In my “What I Think About” series, I am providing a compendium for my blogging up until now on key issues in atheism, philosophy of religion, and moral philosophy. In each post, I provide a short summary of my key positions and then offer links to the posts where I argue in greater depth for their truth. So far I have posted about how I think values are an objective part of nature and about my view of faith as the core problem with religion.
This post is about what I think about the existence of gods and how I situate myself with respect to other non-believers:
I am a gnostic atheist, not an agnostic one.
I recognize you can be an atheist even if you only lack a belief in gods but are not willing to metaphysically commit yourself to saying that you know or, even, believe there are no gods. Those people I call agnostic atheists. They are agnostics on the knowledge question (i.e., they think knowledge or justified beliefs of any kind are impossible in questions of gods, or of metaphysics more generally) but they default to atheism because it is improper to them to believe anything that cannot be known or justified.
I though am a gnostic atheist. I think that I can know there are no personal gods. I do not mean I am incontrovertibly certain. I am open to hearing new arguments and considering new evidence. But Yahweh, Jesus, and Allah (the gods most people I know believe in) are as obviously fictional to me as Zeus or Aquaman. Just as I do not merely lack belief in Zeus or Aquaman I do not merely lack belief in Yahweh, Jesus, or Allah.
There is no positive reason to believe in them and there is overwhelmingly good reason to think they are the fictitious products of human minds. Even were a personal god possible, I think the arguments from the existence of evil decisively prove that there is no omnipotent, omnibenevolent, or omniscient god. Again, I am open to new evidence and arguments if necessary, but without it, I feel fully justified in making a certain enough belief claim such that I can say Iknow just as I know many many other things that could be false but there is no reason to think are false.
I am also not against all metaphysical beliefs in principle as some skeptics are. I am not an atheist because of skepticism alone. Biographically, I did become an atheist through skepticism and an anti-metaphysical reorientation of attitude. But even after becoming more open to the value of metaphysics, I remain an atheist on slightly altered grounds.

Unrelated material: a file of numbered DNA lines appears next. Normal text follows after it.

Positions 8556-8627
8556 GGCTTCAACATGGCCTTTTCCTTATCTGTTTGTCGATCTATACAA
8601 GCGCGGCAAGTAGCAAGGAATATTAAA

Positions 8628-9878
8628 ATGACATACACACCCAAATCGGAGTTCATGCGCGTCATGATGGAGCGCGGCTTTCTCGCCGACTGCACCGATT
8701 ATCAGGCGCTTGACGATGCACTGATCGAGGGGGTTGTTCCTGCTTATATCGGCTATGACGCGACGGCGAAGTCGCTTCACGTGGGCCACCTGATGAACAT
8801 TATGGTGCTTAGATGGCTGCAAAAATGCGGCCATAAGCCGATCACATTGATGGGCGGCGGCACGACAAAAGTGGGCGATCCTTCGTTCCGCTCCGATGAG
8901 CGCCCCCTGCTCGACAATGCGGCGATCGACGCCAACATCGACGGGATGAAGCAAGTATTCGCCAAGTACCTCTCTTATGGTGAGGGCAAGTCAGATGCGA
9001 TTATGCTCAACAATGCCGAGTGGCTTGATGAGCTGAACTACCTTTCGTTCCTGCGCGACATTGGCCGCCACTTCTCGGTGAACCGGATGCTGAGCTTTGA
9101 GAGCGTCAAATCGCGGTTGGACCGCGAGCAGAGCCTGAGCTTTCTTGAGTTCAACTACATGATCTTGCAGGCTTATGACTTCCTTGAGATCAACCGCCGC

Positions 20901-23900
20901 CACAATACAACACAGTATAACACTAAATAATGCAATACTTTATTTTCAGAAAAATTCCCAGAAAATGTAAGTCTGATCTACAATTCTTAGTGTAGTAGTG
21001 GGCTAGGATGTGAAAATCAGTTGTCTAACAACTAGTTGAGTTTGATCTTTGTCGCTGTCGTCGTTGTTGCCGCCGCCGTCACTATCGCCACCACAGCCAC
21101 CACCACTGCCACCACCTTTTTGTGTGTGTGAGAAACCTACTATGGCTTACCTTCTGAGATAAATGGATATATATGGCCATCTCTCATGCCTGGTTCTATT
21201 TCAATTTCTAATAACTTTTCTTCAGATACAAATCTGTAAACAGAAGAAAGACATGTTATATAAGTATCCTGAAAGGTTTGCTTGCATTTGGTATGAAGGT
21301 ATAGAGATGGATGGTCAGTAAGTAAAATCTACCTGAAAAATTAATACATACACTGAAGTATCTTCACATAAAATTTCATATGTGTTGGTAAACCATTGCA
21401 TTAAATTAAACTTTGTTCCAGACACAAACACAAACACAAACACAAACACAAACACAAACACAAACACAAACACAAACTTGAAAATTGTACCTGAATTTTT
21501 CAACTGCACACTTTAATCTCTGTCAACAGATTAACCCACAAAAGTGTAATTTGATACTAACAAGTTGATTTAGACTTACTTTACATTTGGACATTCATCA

I am an agnostic adeist.
Metaphysically I rule out personal gods not because I rule out the possibility of some “ground of all being” distinct from the universe in some discernible and important way. Obviously something about reality is eternal and not caused by the kinds of causal interactions that specific beings we experience in reality are. Something just is. Or some things just are. I cannot say I am justified enough in my rejection of deism to say I know there is no metaphysical “god principle”, some one aspect of reality upon which all else reality rests. I lack a committed belief either way on this. This makes me an agnostic adeist. I lack belief in deism.
But, again, since I know there are no personal gods (and theism refers to personal gods), I am still, compatible with this agnostic adeism, a gnostic atheist. Even were deism to be vindicated by science or an airtight metaphysical argument, I would have as little reason to think that the distinct part of reality which existed eternally and accounted directly for all other reality and was worth calling a metaphysical “god principle” would in the greatest likelihood not be any more personal in nature than it would be citric tasting or red and plump like a tomato. It would not likely be composed of the kinds of parts or matter out of which personal beings we know about are. It would be an impersonal metaphysical principle and no more capable of thought or intentions than the law of gravity or the number 3 or the concept of a universal, etc.
Posts in which I elaborate on these views (and provide actual refutations of the existence of personal gods sometimes) are: